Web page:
Farmville in Space With Guns (2)

Posted by admin on February 2nd, 2011 filed in Games, Science Fiction

Apparently many EVE Online players were at a loss what to do in the years before I joined, so I already benefit from the “career agent” tutorials that were added to the game. These tutorials offer very easy missions and practically hold your hand while showing you what interactions the game offers. The agents also recommend you sets of skills and tasks that go together. Which is handy since you don’t permanently pick “one class” with “one skill tree” like in other games.

There are also “certificates” that have “requirements”. This is another in-character way to tell players which skills the developers thought should go together. For example, individual races have ships with different pros and cons, different numbers of slots, different balanced properties. If a player isn’t aware what his ship is best at, he might miss to learn a skill that gives him a huge advantage. This is why there are certificates for various races’ military and business personnel, that list specific skills as requirements, which gives you a nice subtle hint.

From my newbie point of view, typical things to do in EVE are: Exploration, Mining & looting, transportation & trading, production, and destruction. Since EVE is an economy, these tasks are directly connected to player skills.

  • * Certain skills prompt the game to introduce valuable resources into the economy. Players mine asteroids, salvage wrecks, or loot (NPC-owned) space stations. (Looting is how I personally sum up Archaeology+Hacking). You can even consider exploration as “mining for coordinates”, since it triggers the game to spawn new valuable sites.
  • * Next we have players who haul the loot to where it can be processed and traded. Not everyone can do that, you need one of the larger, often unarmed ships, and some pals to defend it.
  • * Other players buy goods to build more valuable spaceships and equipment: They drop a blueprint and various materials into a factory, click a button, and out come frigates, or missiles, or whatever. The better you train these skills, the fewer materials you waste, so you produce better goods more cheaply and make more profit.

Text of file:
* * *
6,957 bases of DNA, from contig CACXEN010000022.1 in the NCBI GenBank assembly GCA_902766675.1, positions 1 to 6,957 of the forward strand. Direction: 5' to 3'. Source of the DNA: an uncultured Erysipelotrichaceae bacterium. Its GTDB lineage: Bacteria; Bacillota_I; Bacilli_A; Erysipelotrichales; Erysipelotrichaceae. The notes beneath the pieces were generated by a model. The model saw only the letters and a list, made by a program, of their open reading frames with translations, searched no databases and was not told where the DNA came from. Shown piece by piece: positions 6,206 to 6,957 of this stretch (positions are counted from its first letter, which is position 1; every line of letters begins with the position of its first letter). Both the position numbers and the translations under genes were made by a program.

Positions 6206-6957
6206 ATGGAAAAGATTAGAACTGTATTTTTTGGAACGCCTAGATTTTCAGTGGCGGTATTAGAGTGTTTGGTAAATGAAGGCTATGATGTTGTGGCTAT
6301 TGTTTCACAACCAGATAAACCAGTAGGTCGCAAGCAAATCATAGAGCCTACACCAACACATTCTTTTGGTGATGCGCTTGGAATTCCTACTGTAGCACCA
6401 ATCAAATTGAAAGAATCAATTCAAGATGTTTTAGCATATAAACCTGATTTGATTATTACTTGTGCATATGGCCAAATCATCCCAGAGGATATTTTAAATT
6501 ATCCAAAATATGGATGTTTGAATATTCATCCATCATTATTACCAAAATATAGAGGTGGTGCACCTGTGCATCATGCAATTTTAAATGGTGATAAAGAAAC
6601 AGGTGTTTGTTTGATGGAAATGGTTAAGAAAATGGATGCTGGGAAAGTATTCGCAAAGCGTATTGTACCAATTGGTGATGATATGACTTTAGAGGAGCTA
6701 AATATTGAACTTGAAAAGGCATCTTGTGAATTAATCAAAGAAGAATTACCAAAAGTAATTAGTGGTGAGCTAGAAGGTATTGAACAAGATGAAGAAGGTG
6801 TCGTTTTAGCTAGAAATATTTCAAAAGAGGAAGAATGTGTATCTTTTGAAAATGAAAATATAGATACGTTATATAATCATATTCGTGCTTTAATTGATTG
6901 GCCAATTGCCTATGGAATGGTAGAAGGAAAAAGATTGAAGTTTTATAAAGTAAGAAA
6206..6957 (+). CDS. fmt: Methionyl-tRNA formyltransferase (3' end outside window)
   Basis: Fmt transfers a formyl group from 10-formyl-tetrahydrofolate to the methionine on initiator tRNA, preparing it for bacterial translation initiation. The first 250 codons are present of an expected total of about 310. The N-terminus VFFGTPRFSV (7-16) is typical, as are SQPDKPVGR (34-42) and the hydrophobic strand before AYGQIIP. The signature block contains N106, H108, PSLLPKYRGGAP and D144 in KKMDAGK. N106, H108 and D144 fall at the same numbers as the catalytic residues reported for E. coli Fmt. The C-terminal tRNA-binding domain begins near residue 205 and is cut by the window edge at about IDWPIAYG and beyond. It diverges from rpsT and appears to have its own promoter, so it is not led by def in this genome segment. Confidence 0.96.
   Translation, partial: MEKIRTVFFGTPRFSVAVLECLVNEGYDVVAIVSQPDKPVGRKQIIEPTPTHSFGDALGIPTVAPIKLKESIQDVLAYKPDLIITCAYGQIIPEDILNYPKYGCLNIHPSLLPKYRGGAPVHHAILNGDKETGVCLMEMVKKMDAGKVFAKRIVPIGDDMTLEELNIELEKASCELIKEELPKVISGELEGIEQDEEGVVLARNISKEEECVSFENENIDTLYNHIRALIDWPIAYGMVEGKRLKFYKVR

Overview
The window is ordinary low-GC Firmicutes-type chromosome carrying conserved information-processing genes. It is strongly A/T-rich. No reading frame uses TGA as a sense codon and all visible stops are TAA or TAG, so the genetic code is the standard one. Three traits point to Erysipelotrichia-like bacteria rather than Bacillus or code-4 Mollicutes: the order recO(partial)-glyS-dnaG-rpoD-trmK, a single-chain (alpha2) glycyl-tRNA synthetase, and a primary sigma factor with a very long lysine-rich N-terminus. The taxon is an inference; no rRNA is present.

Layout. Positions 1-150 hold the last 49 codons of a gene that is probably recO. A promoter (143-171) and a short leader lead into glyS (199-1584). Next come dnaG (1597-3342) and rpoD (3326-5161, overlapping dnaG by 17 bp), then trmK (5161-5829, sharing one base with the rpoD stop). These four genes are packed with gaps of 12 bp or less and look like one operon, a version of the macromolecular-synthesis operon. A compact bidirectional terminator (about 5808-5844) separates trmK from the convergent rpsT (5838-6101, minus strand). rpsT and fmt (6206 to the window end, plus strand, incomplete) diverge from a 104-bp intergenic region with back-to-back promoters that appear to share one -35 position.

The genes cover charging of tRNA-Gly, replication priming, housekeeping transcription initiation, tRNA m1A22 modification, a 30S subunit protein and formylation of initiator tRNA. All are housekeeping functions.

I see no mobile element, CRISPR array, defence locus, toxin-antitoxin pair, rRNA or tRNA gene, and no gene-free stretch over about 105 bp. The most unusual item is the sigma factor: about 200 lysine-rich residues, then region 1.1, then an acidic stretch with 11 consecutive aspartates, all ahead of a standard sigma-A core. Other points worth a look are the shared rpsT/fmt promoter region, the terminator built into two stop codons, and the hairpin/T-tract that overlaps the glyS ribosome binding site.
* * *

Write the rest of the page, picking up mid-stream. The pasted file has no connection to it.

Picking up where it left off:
• * The last type of players buys these freshly produced frigates and missiles etc, and uses them to attack other players — the ones who loot, haul, or produce. In the process, half of the ships involved will be destroyed, which is, you guessed it, splendid for the economy.

The catch is: As a solo player, you basically must do at least 3 out of 4 four things by yourself. A newbie ship however is only capable of doing 2 of these things, and the second one rather badly.

To give you an example: As a miner, you’ll have to fend off robbers, and you also have to transport your loot back to the station. But one ship alone can either have mining tools + large cargo hold, or mining tools + weapons + shields + small cargo hold… As you see, the whole game is kind of laid out to be played in teams, just like those RPGs where you form guilds with members of different classes.

I tried to specialize in exploration and the Archaeology, Hacking, and Salvaging skills mentioned above. This means, I fly a probe ship which is very fast, but so weak it could not win a fight against a tribble. Its only purpose is to be 100% pimped to scan the heck out of a solar system.